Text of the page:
• U.N. human rights experts condemned Washington’s expulsions of Haitian migrants and refugees, saying they formed part of a policy of “racialised exclusion” of Black Haitians at U.S. ports of entry. (Reuters)
  • An Antigua and Barbuda court dismissed a challenge to the government's vaccine mandate policy on a technicality, reports Nation News.
  • The Inter-American Commission on Human Rights invites researchers, students, civil society, and interested persons to submit academic papers, within the framework of its impact observatory, to contribute to the process of reflection, systematization, visibility and evaluation of the impact of the institution in the defense and protection of human rights in the hemisphere.

  • The Commonwealth Foundation open call for grants on projects that lead to meaningful and constructive engagement between civil society and government around policy and decision-making on one or more of three priority themes: a) Health, b) Freedom of expression, and c) Environment and climate change.

  • The Barbados-based Healthy and Environmentally Friendly Youth (HEY) Campaign and UNICEF are hosting Re-Imagine Eco- Cultural Festival Competition which will focus on three challenges of Sustainable Fashion, Photography and Videography -- Children's Environmental Rights Initiative -- .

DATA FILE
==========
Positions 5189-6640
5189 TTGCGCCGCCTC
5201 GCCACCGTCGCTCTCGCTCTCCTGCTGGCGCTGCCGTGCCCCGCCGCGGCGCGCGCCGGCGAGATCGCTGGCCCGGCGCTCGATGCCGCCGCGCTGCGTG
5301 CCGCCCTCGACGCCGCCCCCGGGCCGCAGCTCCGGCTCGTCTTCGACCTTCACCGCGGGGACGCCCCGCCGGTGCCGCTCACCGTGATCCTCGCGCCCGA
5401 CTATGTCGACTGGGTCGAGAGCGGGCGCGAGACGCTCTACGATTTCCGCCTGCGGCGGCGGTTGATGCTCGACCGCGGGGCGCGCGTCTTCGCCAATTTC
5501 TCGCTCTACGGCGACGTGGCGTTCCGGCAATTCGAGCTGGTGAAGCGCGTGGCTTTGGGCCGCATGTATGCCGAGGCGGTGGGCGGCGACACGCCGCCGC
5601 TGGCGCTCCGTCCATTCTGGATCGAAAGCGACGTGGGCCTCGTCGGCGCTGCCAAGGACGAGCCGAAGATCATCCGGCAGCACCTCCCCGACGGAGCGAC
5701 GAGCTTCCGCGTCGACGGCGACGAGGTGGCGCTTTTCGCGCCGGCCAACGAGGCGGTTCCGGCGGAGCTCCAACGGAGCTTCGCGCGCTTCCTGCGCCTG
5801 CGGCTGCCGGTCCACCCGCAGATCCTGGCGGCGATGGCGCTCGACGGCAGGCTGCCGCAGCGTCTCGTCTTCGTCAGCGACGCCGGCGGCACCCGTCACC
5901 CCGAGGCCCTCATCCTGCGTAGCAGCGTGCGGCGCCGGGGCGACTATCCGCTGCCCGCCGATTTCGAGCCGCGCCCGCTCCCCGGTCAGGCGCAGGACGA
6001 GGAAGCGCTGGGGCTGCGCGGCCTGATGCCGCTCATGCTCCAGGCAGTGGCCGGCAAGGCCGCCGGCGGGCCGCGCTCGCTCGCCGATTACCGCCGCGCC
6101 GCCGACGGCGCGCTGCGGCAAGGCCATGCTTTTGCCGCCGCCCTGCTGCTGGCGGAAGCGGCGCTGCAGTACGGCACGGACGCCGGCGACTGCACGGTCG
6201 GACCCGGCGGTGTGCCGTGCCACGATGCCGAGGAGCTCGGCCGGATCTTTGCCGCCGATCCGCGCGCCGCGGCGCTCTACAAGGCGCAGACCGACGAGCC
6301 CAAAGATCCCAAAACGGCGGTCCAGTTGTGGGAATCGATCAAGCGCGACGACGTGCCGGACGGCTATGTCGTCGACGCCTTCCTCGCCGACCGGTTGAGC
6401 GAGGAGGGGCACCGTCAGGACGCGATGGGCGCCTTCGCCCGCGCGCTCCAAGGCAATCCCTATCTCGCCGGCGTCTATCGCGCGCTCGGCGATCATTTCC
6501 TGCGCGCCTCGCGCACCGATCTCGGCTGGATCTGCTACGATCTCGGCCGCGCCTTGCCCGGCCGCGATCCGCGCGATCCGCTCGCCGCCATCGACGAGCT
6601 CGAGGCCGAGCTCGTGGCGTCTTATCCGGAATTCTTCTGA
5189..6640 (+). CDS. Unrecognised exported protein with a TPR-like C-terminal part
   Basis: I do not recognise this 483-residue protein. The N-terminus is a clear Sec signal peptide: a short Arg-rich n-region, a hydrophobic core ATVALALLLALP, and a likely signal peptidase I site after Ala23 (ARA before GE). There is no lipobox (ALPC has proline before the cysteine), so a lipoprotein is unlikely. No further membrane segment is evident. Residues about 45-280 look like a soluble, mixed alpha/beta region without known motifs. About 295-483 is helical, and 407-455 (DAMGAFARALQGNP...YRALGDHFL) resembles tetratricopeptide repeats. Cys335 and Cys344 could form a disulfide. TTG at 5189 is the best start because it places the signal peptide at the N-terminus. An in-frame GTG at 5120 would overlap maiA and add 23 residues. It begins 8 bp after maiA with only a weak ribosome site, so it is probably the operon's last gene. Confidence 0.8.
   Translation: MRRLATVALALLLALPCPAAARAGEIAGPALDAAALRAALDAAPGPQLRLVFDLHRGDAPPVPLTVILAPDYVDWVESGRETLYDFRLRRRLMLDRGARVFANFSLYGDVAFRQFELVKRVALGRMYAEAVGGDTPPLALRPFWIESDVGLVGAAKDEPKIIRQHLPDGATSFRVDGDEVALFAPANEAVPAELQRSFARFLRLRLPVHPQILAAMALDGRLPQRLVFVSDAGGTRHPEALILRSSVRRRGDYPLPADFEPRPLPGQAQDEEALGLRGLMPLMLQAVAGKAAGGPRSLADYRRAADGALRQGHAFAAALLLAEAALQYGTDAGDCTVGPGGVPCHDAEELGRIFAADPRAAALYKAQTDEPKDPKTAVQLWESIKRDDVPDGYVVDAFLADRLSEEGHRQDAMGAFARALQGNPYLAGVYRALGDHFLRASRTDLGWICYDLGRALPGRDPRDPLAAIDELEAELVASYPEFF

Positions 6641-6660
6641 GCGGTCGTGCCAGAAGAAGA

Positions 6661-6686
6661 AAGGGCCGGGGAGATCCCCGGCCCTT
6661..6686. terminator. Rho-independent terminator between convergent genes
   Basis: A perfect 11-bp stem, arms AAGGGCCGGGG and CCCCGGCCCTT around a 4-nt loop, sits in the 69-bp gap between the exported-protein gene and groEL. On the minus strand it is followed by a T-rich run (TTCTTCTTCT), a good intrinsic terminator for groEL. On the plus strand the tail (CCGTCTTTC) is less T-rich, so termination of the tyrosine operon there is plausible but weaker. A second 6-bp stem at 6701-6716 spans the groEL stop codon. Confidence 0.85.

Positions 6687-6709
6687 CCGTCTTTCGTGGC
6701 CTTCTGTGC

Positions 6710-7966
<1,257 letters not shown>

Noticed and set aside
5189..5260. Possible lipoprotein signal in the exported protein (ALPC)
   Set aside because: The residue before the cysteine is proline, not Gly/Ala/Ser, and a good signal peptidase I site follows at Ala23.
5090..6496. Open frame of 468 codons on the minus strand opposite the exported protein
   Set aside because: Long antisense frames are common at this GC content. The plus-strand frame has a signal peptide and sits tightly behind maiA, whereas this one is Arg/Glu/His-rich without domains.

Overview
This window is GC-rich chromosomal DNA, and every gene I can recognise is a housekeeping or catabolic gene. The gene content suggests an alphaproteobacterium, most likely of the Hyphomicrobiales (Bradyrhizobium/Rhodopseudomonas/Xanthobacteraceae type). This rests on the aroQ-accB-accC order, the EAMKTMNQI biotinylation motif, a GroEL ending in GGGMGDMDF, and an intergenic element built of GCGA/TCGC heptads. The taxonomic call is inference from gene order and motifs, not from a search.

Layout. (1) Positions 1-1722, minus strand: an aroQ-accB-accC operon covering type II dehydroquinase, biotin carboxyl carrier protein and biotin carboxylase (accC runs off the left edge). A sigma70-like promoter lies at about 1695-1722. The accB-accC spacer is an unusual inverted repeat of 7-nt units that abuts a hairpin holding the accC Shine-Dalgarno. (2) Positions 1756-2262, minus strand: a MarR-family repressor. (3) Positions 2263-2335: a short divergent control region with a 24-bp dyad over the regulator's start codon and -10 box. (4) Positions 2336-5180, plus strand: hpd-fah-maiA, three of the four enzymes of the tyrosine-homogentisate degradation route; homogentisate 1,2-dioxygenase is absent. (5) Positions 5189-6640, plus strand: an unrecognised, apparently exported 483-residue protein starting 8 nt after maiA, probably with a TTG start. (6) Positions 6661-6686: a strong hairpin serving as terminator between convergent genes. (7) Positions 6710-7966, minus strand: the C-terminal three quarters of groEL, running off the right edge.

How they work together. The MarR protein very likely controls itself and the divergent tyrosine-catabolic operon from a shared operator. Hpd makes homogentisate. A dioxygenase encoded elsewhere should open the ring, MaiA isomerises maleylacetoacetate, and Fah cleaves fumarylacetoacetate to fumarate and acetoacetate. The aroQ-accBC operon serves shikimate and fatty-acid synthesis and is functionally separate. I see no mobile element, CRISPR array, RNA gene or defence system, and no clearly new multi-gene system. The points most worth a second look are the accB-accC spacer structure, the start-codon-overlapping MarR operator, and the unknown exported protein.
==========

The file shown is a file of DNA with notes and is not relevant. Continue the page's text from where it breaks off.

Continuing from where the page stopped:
• Invitation for contribution to the research and report that the Office of the United Nations High Commissioner for Human Rights (OHCHR) is preparing in accordance with Human Rights Council resolution 47/24 entitled “Human Rights and Climate Change”.
  • 24 Oct.  -- The 1884 Hosay/Muharram Massacre of Indians in Trinidad. Zoom: , Zoom ID: 82378528914. Facebook live: @indocaribbeanculturalcentre. -- The Indo-Caribbean Cultural Centre in association with Iere Theatre Productions Limited and the Ameena Gafoor Institute for the Study of Indentureship and its Legacies

  • 5 and 6 Nov. Virtual conference on the Jamaican writer and broadcaster, Andrew Salkey (1928-1995). The conference will celebrate his legacy by exploring his various writing projects and contributions to the Caribbean literary community through his involvement with the Caribbean Artists Movement and black publishing in Britain. 

Friday, October 15, 2021

Caribbean Covid-19 cases rising -- PAHO (Oct. 15, 2021)

 Although the numbers of Covid cases in much of Latin America and the Caribbean are declining, several islands in the Caribbean are seeing increases. Many Caribbean countries are grappling with unequal distribution of doses and vaccine hesitancy, World Health Organization officials warned yesterday. (New York Times)